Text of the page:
Thus, if administrative shifts or errors or lack can collapse any type of group, it is vital to know the basic subject of organization.

Even if the group is at effect – which is to say originates nothing but only defends in the face of threatened disaster – it still must plan. And if it plans, somehow it must get the plan executed or done. Even a simple situation of an attacked fortress has to be defended by planning and doing the plan, no matter how crude. The order “Repel the invader who is storming the south wall” is the result of observation and planning no matter how brief or unthorough. Getting the south wall defended occurs by some system of administration even if it only consists of sergeants hearing the order and pushing their men to the south wall.

A company with heavy debts has to plan even if it is just to stall off creditors. And some administrative system has to exist even to do only that.

The terrible dismay of a young leader who plans a great and powerful new era only to find himself dealing with old and weak faults is attributable not to his “foolish ambition” or “lack of reality” but to his lack of organizational know-how.

Even elected presidents or prime ministers of democracies are victims of such terrible dismay. They do not, as is routinely asserted, “go back on their campaign promises” or “betray the people.” They, as well as their members of parliament, simply lack the rudiments (fundamentals) of organizational know-how. They cannot put their campaign promises into effect, not because they are too high-flown (sounding grand or important) but because they are politicians, not administrators.

To some men it seems enough to dream a wonderful dream. Just because they dreamed it they feel it should now take place. They become very provoked when it does not occur.

Whole nations, to say nothing of commercial firms or societies or groups, have spent decades in floundering turmoil because the basic dreams and plans were never brought to fruition (successful completion).

Whether one is planning for the affluence of the Appalachian Mountains or a new loading shed closer to the highway, the gap between the plan and the actuality will be found to be lack of administrative know-how.

Technical ignorance, finance, even lack of authority and unreal planning itself are none of them true barriers between planning and actuality.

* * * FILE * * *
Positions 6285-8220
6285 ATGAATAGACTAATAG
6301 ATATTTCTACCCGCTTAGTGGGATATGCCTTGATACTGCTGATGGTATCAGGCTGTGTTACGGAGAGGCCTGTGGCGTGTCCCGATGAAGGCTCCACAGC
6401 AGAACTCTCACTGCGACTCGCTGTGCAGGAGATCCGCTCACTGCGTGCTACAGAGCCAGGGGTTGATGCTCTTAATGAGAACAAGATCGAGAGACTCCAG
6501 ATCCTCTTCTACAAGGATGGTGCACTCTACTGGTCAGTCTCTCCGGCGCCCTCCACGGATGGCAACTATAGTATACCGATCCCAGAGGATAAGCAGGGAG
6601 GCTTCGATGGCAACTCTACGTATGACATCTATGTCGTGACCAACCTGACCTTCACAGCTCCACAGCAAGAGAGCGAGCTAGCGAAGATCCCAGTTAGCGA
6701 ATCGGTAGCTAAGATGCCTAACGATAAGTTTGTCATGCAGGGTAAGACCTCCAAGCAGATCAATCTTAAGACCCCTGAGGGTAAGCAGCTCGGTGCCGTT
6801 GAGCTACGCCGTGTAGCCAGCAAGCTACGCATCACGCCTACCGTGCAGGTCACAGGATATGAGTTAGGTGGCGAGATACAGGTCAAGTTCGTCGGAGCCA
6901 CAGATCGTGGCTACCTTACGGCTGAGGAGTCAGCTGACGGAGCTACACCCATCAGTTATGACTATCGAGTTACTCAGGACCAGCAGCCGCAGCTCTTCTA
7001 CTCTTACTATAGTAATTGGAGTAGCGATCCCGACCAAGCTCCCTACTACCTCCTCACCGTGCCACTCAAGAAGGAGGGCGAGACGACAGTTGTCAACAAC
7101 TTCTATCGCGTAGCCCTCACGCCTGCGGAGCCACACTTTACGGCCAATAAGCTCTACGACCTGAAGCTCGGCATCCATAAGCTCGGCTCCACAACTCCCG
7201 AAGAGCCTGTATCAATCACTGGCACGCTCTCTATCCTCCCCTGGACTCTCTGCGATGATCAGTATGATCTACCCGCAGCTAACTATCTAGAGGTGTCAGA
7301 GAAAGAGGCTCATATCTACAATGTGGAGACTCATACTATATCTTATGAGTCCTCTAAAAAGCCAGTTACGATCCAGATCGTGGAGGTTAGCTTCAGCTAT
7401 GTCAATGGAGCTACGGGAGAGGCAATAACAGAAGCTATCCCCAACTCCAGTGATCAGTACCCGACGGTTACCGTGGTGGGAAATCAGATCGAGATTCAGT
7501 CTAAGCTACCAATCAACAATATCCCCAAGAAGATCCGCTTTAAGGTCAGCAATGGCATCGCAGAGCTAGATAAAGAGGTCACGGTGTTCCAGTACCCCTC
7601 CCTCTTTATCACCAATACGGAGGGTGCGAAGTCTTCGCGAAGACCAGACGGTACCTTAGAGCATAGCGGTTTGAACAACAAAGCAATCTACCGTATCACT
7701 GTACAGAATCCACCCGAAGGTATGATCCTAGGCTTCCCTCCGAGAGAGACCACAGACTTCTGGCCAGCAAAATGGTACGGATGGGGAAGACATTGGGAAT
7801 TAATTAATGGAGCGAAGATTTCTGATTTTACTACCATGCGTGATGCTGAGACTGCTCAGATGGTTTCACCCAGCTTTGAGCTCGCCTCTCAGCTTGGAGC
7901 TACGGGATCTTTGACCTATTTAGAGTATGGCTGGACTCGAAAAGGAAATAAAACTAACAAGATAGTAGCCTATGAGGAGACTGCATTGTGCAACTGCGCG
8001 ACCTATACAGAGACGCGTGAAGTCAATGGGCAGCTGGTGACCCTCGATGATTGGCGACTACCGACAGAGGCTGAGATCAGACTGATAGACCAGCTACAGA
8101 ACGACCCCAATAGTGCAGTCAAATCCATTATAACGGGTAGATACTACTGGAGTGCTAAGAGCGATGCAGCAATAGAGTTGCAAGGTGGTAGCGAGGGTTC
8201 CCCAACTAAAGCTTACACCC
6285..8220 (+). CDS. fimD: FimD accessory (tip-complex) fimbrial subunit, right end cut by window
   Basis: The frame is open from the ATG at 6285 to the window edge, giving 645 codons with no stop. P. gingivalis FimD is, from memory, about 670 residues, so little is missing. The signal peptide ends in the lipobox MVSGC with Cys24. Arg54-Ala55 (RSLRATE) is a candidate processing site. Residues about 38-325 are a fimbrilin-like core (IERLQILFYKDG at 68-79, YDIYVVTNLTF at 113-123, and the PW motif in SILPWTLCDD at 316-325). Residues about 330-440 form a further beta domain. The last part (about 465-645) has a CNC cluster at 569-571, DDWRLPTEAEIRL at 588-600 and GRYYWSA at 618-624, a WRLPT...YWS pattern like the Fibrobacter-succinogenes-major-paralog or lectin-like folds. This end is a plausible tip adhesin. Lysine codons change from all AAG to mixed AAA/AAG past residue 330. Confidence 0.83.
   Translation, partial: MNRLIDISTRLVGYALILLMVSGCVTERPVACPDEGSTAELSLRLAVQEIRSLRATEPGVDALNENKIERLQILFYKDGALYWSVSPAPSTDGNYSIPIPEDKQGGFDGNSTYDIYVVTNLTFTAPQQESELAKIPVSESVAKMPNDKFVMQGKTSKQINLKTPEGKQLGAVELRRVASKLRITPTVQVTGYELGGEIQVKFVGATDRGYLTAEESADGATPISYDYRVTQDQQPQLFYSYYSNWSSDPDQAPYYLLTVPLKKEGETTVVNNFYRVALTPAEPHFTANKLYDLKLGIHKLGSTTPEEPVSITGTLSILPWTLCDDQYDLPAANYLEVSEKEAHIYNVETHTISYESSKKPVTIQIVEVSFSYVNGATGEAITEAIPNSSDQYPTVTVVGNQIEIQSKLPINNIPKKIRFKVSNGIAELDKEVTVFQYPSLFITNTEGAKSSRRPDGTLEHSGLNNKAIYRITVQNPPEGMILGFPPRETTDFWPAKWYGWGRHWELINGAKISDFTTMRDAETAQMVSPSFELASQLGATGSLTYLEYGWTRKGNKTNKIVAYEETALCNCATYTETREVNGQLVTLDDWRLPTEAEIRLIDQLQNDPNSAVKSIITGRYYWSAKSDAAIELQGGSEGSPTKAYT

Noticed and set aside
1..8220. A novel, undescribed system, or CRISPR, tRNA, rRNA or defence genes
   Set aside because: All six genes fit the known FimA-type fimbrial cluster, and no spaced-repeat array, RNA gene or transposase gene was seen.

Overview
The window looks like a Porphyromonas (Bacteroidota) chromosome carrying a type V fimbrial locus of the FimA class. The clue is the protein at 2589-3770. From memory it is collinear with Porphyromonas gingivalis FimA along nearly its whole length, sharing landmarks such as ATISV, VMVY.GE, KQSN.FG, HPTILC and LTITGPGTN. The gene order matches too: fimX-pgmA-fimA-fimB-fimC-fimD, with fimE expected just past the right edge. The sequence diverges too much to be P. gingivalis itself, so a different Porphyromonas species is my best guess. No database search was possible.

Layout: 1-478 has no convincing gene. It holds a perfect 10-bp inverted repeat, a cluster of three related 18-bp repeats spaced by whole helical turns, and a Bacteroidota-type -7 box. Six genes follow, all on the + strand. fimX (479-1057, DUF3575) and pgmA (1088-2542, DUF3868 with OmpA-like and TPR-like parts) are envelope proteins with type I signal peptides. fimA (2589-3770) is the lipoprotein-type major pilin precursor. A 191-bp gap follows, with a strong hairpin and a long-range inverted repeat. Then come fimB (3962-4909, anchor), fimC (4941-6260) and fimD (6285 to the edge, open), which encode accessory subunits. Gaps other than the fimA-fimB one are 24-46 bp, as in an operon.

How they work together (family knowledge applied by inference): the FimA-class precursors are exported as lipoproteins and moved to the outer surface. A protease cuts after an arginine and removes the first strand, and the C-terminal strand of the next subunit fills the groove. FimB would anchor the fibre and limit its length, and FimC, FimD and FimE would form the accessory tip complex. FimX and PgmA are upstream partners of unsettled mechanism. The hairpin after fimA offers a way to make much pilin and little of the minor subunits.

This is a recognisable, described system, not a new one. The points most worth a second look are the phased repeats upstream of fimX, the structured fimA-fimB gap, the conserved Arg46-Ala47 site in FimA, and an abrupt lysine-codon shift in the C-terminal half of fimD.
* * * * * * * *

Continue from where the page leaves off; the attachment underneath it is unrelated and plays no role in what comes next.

Plans and Programs

There is, however, much to know of the techniques employed to draw up planning which will bring one’s dreams to realization. An initial step would be to comprehend the basic terms relating to the subject.

A plan is a description of the short-range broad intentions as to what one sees is required to handle a specific area. A plan would be expected to remedy nonoptimum circumstances in an area or expand it or to obstruct or impede an opposition to expansion.

For a plan to be carried out requires it be broken down into the specific actions necessary to accomplish what the plan intends to do. This is done by use of a program.

A program is a series of steps in sequence to carry out a plan. To write a program requires that a plan exist beforehand, even if only in the mind of the person writing the program. A step of a program is called a target.

A program is composed of targets. A target is an action which should be undertaken in order to achieve a desired objective.

There are several values of targets. Not all targets are the same value or importance. Each of these is described below.

Major Target

A major target is the desirable overall ambition being undertaken. This is highly generalized, such as “to become a trained Scientology practitioner.”

Other examples in different fields would be:

“To get all machinery and equipment in the company operational.”

“To acquire, set up, make ready and use a suitable property and facilities at reasonable low cost.”

“To get books being distributed to mail order customers and any stores or distributors.”

Jones looking at his empty garage

Jones thinking of how garage should look
A major target is the overall objective

Primary Targets

A primary target is one which deals with the organizational, personnel and communication-type steps that have to be kept in. These are a group of “understood” targets which, if overlooked, bring about inaction.

The first of these is: SOMEBODY THERE






If we have the above “understood” targets, we can go on; but if these drop out or are not substituted for, then no matter what targets are set thereafter they will go rickety or fail entirely.

In the above there may be a continual necessity to reassert one or more of the “understood” targets WHILE trying to get further targets going.

Some examples of primary targets would be:

“Accept the job to which one is being assigned.”

“Read and understand the program which you will be doing.”

Hiring Chief Mechanic
Somebody there is an example of a primary target.

Vital Targets

A vital target is something that must be done to operate at all.

This requires an inspection of both the area one is operating into and the factors or materiel or organization with which we are operating.

One then finds those points (sometimes while operating) which stop or threaten future successes. And sets the overcoming of the vital ones as targets.